The more liberal of two Israeli intellectuals heard throughout Lands says “We have this pogrom complex and you can’t take it away from us,” an insight that would certainly find favor with the subject of the YBCA series’ last entry. David Ridgen and Nicolas Rossier’s "American Radical: The Trials of Norman Finkelstein” profiles the U.S. academic, author and fervent critic of Israeli policies toward Palestinians. He’s invariably described as “controversial”–though not by his myriad detractors, who deploy stronger terms like “disgusting self-hating Jew” and “enabler of terrorism.”
Described by one childhood friend as “very political” even in 10th grade, native New Yorker Finkelstein was raised by Jewish parents who’d both survived Nazi concentration camps. His overpoweringly influential mother interpreted her Holocaust experience in a “different direction” from many other U.S.-immigrating survivors, believing that “Jews have a special obligation to ease the suffering of humanity because of what was done to them.” Growing up during the Vietnam War, Finkelstein “couldn’t understand why” everyone wasn’t “torn apart” by that foreign-policy disaster like his own household, in which political engagement “wasn’t lip-service. It bordered on hysteria.”
Yet even his mother (now deceased) considered that Norman might have taken her ideas “too literally” when the political science prof earned academic-post oustings, powerful enemies, public protests and no end of media attention for his relentless critiques of the U.S. and Israeli Jewish political powers-that-be. His 2000 tome The Holocaust Industry accused Jews worldwide of “hijack [-ing] the Holocaust” to create “an extortion racket” that “uses history for their own purposes,” particularly in regard to justifying the treatment of Palestinians and occupation of disputed lands.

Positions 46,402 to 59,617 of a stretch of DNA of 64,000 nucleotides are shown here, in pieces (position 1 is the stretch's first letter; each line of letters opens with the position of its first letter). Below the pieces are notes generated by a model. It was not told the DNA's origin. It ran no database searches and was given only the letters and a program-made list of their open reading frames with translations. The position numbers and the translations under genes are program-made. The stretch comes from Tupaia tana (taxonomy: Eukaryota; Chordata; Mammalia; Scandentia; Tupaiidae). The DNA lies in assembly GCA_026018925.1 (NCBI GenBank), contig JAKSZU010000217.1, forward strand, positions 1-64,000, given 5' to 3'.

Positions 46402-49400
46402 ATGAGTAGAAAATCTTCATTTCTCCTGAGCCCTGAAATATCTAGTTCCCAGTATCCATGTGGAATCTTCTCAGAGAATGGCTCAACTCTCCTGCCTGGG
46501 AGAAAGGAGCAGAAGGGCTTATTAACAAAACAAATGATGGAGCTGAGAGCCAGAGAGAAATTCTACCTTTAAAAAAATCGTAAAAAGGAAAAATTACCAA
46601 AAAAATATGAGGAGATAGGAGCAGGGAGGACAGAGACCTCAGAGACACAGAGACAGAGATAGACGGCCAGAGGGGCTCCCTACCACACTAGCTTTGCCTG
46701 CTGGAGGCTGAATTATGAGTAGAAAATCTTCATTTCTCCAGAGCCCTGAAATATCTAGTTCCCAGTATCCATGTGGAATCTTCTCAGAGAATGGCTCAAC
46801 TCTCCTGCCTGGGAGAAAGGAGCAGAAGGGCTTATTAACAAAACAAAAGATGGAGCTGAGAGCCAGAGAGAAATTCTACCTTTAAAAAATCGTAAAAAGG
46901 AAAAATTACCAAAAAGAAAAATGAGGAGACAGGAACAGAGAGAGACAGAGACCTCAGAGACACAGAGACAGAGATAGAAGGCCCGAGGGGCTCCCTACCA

Primary foe Alan Dershowitz–whom Finkelstein recklessly accused of plagiarism for using materials similar to a prior pro-Israeli historian–says his nemesis is “not a teacher, he’s a propagandist.” A particular sticking point is Finkelstein’s popularity as a Jew (albeit one who’s a “devout atheist”) amongst those who support the Palestinian cause. Considered a threat to national security as a result, he was recently banned from entering Israel when attempting to visit longtime Palestinian friends.
Admitting “I’m not easy to get along with,” Finkelstein is seen here urging activists in Lebanon to tone down their rhetoric–even if he’s incapable of absorbing that advice himself. Though this sympathetic doc doesn’t show him in full, self-destructive rant mode like last year’s feature Defamation, it nonetheless reveals a complicated personality whose evident delight in inciting conflict will doubtless always obscure the validity, even bravery of many of his arguments. He’s a polarizing figure one suspects wouldn’t have it any other way if he could.